Beauty

Field Test: European Clay Powder Mask

 

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UPDATE: Check out Part II, where I give this mask another go!

I’ve been dying to try out a bentonite clay mask, but the powder I’ve had my eye on hasn’t been in stock for weeks. So I took to the internet and found myself a viable substitute for “Indian Healing Clay” (Aztec Secret) in “European” clay.

Or so I thought. The results were a mixed bag.

European clay powder (montmorillonite [“a natural mineral silicate”]) is greenish when mixed and comprised largely of volcanic material and plant matter. My 20160425_225142preliminary online research showed me it also has the pore “sucking” properties of the Aztec Secret clay, to suck out impurities and potential toxins. The plus is the European clay can be mixed with water instead of raw apple cider vinegar, which is “needed” to balance the pH of Aztec Secret brand clay.

I’m using “Now” brand purchased from The Vitamin Shoppe.

After reading all those 1-star Amazon reviews for the Aztec Secret clay, which seems to be beloved by so many, I didn’t feel bad about deserting for the green clay. People were complaining of skin infections, blotchy rashes, and horrendous cystic acne breakouts after all. Yikes!

The Plan: Use this green mask to suck out all the nasty sebaceous filaments and stubborn blackheads, heal slow-moving acne scars (from the strange little blemishes I’ve suddenly been accumulating on my neck and chest) and shrink pores.

The Method:

I mixed a tablespoon of this powder with maybe 2-3 tablespoons of water to essentially make a thick mud.

WARNING: This is actually mud! Don’t let it go down your drain or you’ll need it snaked.

I rubbed it on my clean skin, turning myself a lovely shade of green, and resisted the urge to take it off prematurely as I felt my skin get sucked and squished. This stuff turns your face into a black hole. Everything it touches feels like it’s getting sucked inward. That experience lasted about 20 minutes as it dried.

I wasn’t home alone, and yes I got laughed at for having a frozen face.

Then, lining my sink with paper towels, I chipped away at the cracking mask.

I DO NOT recommend chipping/peeling/flaking this mask off. It’s an easy way to keep it from washing down the drain, but it left my face red and irritated for hours. Instead, wipe it off (like the directions said) with wet paper towels and toss em.

Here’s the before and after.

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On the right you can see the irritation from the mask, particularly on my chest near the right side. I looked and felt sunburned. It also appeared to surface some blemishes which had been lurking below the surface. Great.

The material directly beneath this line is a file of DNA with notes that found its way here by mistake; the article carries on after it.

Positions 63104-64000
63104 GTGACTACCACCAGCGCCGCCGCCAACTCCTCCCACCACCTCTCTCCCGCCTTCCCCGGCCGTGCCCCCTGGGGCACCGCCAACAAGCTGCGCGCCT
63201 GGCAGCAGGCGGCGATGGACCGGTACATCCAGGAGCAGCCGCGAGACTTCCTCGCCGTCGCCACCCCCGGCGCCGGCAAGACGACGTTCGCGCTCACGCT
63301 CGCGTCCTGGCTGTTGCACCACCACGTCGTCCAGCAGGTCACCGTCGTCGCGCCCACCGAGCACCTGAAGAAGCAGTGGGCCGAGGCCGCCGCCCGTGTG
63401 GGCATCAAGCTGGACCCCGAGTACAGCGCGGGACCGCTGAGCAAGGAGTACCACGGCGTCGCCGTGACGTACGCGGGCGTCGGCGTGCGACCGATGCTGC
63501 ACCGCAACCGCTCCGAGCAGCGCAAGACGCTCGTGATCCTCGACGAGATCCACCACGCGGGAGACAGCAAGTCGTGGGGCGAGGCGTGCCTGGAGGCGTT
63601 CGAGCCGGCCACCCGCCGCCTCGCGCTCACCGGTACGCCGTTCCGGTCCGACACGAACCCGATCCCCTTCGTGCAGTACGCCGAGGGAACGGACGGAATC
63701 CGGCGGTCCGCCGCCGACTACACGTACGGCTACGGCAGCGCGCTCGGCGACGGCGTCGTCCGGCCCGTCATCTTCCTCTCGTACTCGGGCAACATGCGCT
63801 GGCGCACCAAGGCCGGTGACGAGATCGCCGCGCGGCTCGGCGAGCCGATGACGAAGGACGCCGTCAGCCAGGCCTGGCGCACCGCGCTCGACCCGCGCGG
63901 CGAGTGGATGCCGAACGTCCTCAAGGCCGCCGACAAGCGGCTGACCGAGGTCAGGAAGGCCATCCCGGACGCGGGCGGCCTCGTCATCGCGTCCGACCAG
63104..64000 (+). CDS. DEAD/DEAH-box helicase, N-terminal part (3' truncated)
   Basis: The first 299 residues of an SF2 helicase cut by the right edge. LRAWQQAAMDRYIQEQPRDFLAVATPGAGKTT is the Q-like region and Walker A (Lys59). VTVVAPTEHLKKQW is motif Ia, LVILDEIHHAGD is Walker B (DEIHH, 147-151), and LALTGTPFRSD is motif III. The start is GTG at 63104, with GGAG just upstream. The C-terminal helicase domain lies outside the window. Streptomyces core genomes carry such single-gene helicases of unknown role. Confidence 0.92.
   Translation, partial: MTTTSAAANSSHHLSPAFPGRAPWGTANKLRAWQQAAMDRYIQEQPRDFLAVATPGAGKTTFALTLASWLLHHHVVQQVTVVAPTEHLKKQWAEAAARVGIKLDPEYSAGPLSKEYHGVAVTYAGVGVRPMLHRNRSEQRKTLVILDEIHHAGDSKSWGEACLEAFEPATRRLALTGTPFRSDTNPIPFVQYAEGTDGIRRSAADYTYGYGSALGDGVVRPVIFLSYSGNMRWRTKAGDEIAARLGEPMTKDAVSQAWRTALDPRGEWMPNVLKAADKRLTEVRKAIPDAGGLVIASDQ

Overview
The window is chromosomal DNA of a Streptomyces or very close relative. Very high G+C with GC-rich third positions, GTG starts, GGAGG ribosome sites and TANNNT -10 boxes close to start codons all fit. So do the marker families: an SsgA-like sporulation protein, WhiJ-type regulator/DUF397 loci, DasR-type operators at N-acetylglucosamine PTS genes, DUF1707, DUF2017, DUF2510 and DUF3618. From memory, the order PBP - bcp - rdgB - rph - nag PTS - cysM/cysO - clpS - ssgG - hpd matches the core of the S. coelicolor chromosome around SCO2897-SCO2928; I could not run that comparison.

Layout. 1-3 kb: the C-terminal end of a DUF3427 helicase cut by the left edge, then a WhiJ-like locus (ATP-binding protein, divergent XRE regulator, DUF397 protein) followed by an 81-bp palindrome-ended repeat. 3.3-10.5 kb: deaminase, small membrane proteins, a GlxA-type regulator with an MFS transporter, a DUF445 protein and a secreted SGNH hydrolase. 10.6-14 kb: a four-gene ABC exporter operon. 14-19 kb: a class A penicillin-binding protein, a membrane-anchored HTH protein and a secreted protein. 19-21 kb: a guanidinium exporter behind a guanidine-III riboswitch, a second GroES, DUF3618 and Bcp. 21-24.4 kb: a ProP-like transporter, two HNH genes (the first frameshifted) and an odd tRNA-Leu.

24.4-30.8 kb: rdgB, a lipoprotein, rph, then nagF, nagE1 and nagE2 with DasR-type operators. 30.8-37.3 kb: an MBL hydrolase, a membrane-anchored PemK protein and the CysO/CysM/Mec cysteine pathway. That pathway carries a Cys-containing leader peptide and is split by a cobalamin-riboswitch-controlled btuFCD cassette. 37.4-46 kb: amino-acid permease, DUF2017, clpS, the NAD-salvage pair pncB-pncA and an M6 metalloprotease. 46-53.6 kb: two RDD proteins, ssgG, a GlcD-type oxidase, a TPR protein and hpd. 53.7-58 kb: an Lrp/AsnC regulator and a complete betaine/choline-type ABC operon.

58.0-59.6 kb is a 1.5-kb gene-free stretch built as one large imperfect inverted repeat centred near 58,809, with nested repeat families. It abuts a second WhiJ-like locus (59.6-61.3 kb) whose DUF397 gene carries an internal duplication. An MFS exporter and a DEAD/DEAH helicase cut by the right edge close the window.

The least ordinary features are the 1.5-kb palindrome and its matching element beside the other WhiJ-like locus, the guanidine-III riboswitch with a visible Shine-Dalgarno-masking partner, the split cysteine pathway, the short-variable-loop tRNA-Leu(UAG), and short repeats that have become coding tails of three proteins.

I threw on some Clinique moisturizer I had on hand to sate my screaming skin, but it was the wrong kind moisture– greasy. The perfume in it might have actually made things worse. Eventually I washed that off and applied my stand-by aloe vera gel and things calmed after a few hours.

The next morning…

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Besides looking tired (which I absolutely was), the redness has gone down. Most of the redness was gone after two hours. You can see some red bumps still hanging tight over my eyebrow. Those will have to be dealt with, but the skin is pretty smooth.

The Verdict:

The quest continues for the best facial cleanser.

Actually, I think I was better off before the European clay, with the exception of  the uncharacteristic and stubborn acne on my chest. It really dried out the blemishes and by the morning they had flattened out more than they had in two weeks.

I hated the raw and sunburned look/feel. I read about Aztec Secret “bringing the blood to your face” but it looked blotchy and felt hot. That says more to me “irritant” than “healing clay.”

Since I barely made a dent in this $6 jar of clay, I’ll definitely use it again, but for spot care. The test showed it cleared up areas with stubborn breakouts, while breaking out some clearer areas.

If I get brave and use it on my whole face again, I’ll make sure to add some jojoba oil (as the directions suggest) and wipe the clay from my face instead of scraping. Peeling it away takes it from the level of “deep cleanser” to “ultra exfoliator” which my skin can’t handle.

Heck, the new blemishes might be a “purging period” issue after all. Still, my skin must recover first.

My advice, if you’re still on board for this clay-tastic adventure, definitely use the jojoba oil as a part of the mix, wipe off (do not peel), and have a moisturizer ready. Oh, and avoid having a big date or photo shoot the same day.

And don’t get caught with a frozen face.

How do clay masks treat your skin? Any you’d recommend?

Did you check out the update? See Part II, where I give this mask another go!

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